Wednesday, July 22, 2009

SC's language lesson to schools: Teach in English

SC's language lesson to schools: Teach in English
Press Trust Of India
Published on Tue, Jul 21, 2009 at 20:32 in India section
Tags: Kannada Vs English, Language Policy , New Delhi
CLASS APART: Supreme Court observes students who can't pick up English language may not get a good job.

New Delhi: The Supreme Court on Tuesday frowned upon the imposition of mother-tongue as a compulsory medium of instruction in educational institutions and warned it could go against the interests of students struggling in the competitive world dominated by English language.

A three judge bench of Chief Justice K G Balakrishnan, Justices P Sathasivam and B S Chauhan observed if states try to impose their mother-tongue on unwilling students, it could turn counter-productive and make them ineligible even for clerical jobs.

"They are unable to get even clerical posts. It is easy to say things. How do we survive in the world?" the bench told the Karnataka government for its decision to impose Kannada language as a compulsory medium of instruction for Class I to IV.

The apex court rejected the argument of senior counsel P P Rao appearing for the state who, quoting experts, claimed mother-tongue was essential to be imparted at an impressionable age for overall intellectual and cultural development of the child.

"Parents are ready to pay Rs 40,000 to Rs 50,000 for getting their children admitted in English medium schools. This is the real state of affairs. They do not want to send them to schools of their mother-tongue. It should be left to the parents," the bench observed.

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The apex court said if mother-tongue is sought to be imposed on the students, it would only further aggravate the problems of those studying in villages.

"People who study in mother tongues are not able to compete in medical and engineering exams. It is very easy to say that children should be taught in mother tongues, but the question is how to survive in this world. The best way out of this controversy would be to make all choices available but let the parents decide. Today private schools are charging Rs 30000-40000 but still parents are crazy to get their children admitted to English schools."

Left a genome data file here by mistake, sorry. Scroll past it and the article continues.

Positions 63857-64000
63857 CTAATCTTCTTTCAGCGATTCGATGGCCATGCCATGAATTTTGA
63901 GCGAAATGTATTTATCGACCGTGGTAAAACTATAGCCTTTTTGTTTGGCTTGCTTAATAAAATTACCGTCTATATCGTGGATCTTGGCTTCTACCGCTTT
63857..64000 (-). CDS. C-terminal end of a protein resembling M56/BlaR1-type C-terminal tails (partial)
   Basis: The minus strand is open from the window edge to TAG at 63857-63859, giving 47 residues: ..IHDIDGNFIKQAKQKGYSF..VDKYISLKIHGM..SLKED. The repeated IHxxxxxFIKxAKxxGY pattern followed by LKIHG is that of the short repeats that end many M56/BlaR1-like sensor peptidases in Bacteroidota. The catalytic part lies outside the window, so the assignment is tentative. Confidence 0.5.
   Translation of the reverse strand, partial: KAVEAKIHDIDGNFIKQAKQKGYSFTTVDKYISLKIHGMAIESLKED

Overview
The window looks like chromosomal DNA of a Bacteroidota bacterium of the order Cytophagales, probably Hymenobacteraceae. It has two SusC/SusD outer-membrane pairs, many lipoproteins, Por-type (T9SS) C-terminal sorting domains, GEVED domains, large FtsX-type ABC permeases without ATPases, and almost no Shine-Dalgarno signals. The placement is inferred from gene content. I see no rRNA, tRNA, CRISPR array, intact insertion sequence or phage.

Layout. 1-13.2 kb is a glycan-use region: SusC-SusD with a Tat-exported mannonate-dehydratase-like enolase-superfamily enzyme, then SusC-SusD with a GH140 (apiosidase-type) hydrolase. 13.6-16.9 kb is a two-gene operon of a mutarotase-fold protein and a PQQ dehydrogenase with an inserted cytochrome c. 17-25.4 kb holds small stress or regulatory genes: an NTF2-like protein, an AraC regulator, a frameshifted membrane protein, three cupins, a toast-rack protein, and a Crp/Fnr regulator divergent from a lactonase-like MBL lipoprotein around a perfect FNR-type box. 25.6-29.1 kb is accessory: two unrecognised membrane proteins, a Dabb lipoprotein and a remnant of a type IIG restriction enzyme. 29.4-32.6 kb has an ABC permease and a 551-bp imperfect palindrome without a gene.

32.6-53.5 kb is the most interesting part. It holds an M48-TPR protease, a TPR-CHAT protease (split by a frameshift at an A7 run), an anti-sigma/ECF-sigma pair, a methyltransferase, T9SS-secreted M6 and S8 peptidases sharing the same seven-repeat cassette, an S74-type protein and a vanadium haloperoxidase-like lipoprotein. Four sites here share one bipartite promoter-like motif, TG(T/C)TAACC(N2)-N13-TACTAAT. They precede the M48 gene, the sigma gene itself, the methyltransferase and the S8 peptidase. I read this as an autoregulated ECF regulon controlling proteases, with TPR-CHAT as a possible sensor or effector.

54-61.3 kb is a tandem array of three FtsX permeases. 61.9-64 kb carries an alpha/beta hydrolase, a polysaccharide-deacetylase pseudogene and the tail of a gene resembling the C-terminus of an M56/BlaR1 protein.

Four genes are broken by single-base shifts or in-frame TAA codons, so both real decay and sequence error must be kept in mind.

— Chief Justice of India, K G Balakrishnan









"Otherwise, students from villages can't compete with their peers in urban areas," the bench observed.

The apex court made the remarks while refusing to stay a Karnataka High Court judgement which had quashed an order passed by the state government making it mandatory for all schools to have Kannada language alone as a medium of instruction in all government and private schools from Class 1 to 1V.

The High Court also had asked the state to grant permission to those instituions which wanted to start new schools with English as a medium of instruction.

Karnataka government, instead of complying with the directions, filed a special leave petition in the apex court and declined to grant permission to new schools unless they complied with the condition for making Kannada as a medium of instruction.

It took the argument that the directions passed by the high court was not binding on it since the SLP was pending in the apex court.

However, some of the aggrieved institutions filed contempt petitions in the high court which initiated contempt proceedings against the state government which, in turn, moved the apex court for staying the same.

The apex court, while ordering that the contempt proceedings would remain "stayed", however, asked the state not to take any action against the schools which had applied for recognition.

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